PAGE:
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Chapter 6. Museo Nacional de Antropologia

The time we were at the canals would have been much better spent at the Anthropological Museum. "It's difficult to absorb everything in a single day without brain strain" ... and muscle fatigue, if I may add. Unfortunately, we could devote only Sunday morning to the museum.

Museum Horror Mexico has plenty of beautiful artifacts, but, being a realistic country, Mexicans dont assume that people will be automatically drawn to them; so they put some effort into getting an audience for their history and culture. They build a beautiful building to put their stuff in. They put the building in the sprawling greenery of the Bosque de Chapultepec park. They have a large courtyard in the middle of the museum for people to lounge about in. You might not in the least bit be interested in archaeology, but if you're curious about architecture, you'll be fascinated by the portico-like structure that, anchored only at a single central colummn, shades the courtyard. The thing is not easy to build: the portico cant be too light, for its large surface catches a lot of wind, and it might simply fly off; but if it's too heavy, it would just crush the column and collapse.

You might not know what anthropology is all about, so the first gallery is devoted to explaining something about the subject, particularly the basics of the pre-history of the Ameicas. It had always intrigued me that native Americans' faces resembled that of Chinese - now I knew the answer: groups of Mongoloids had trekked across Asia and entered the Americas by means of the Bering Strait (the limb of Alaska that seems to be trying, in vain, to touch Russia) when it was still a frozen ice-bridge, and populated the "New" World.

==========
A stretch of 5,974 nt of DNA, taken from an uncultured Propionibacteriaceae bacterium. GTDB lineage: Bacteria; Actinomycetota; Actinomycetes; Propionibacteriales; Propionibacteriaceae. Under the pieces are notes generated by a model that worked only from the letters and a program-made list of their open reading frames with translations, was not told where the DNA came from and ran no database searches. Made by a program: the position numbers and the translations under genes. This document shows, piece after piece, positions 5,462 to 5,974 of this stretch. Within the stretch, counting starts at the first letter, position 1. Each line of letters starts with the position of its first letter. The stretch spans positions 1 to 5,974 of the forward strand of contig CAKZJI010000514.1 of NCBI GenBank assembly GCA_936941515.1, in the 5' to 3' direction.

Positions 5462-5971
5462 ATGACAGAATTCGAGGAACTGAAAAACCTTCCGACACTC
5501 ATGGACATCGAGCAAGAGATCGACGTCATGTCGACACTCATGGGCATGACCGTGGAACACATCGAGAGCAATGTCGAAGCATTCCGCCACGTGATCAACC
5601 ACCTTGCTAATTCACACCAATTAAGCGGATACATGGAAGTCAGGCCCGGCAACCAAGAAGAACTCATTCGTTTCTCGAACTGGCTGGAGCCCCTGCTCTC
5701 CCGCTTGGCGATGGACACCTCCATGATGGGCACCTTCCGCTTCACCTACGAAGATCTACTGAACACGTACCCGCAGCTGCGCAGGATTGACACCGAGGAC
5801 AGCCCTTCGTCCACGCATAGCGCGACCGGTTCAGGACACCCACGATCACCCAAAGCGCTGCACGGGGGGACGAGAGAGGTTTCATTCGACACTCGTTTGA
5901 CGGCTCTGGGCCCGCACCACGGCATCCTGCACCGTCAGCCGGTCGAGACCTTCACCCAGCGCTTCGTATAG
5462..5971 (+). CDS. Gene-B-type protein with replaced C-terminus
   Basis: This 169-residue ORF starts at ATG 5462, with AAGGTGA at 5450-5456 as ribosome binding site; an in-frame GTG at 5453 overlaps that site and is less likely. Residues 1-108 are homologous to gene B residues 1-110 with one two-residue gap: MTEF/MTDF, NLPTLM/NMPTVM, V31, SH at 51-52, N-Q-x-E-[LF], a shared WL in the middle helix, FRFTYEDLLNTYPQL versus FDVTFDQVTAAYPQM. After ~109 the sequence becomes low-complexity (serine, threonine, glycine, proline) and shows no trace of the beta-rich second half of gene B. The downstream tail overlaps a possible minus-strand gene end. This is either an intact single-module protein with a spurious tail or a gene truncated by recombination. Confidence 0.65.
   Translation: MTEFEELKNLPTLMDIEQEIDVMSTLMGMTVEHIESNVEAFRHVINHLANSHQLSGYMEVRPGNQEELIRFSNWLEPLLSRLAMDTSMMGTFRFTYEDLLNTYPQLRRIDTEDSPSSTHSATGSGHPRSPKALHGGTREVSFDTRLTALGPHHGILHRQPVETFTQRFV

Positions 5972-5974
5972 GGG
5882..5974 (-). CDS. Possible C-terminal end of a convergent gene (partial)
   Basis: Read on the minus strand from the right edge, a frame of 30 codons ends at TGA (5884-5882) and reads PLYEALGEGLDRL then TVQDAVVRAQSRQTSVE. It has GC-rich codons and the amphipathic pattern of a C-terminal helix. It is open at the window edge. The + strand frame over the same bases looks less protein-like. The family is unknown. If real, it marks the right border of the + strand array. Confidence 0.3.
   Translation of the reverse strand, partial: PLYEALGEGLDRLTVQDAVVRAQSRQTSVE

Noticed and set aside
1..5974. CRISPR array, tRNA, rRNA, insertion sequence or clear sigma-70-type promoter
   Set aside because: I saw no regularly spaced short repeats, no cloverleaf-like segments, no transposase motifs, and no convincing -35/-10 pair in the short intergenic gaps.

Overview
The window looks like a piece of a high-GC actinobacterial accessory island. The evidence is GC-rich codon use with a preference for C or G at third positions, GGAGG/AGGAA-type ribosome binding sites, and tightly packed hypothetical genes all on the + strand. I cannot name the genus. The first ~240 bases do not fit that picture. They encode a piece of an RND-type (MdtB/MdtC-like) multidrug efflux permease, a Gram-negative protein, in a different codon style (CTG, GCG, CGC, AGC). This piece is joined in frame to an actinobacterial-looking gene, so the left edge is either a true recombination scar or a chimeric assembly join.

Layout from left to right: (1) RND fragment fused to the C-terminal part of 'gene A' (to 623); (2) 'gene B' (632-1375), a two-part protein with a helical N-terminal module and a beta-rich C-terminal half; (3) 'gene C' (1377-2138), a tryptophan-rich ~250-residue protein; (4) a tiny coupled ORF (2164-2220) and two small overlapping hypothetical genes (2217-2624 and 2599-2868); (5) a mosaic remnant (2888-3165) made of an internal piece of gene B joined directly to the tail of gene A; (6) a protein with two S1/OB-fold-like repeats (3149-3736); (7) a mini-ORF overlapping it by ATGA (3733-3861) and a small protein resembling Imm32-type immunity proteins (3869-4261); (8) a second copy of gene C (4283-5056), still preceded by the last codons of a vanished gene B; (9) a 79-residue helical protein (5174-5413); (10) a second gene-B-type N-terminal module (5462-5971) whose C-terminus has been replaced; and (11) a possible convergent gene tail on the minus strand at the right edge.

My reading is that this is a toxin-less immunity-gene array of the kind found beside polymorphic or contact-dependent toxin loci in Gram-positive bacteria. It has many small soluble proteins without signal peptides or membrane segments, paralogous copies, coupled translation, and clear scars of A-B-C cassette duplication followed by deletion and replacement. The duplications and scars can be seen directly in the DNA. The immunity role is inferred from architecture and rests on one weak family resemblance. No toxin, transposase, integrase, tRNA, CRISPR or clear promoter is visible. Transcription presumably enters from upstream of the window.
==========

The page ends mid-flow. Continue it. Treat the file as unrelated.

Two floors of galleries surround the courtyard - each gallery covering a distinct part of Mexico. By now, you might have actually developed some curiosity in the history of the land, so there is some prefatory text to each section. Unfortunately, all the text is in Spanish; however, with a rudimentary knowledge of the language, coupled with that of one or more other European languages, you could guess your way through. Additionally, you could rent an audioguide. Fascinated by the history, you might be curious to know how people in those parts live today: just climb a flight of stairs to the corresponding Ethnology section above. (This bit is LP paraphrased - we skipped the upper galleries.) At some point of time, the history becomes too much to absorb, but the art is so good, that you have to lurch through all the halls, even with aching calves, just not to miss something really beautiful.

It seemed to be the high season of school projects in Mexico - groups consisting of schoolkids (or mother and kid, in the case of young student and/or mollycoddling mom) were faithfully taking notes. I wonder, though, if some over-zealous Education Minister isnt behind all this - I saw kids leaving the museum getting their books stamped by a guard: proof of visit to be presented to the teacher?

The lunch buffet at the museum restaurant was decent - the only irritant being that not only do you have to pay for the lunch in advance, the cashier even asks for the tip before you've sat down at the table.

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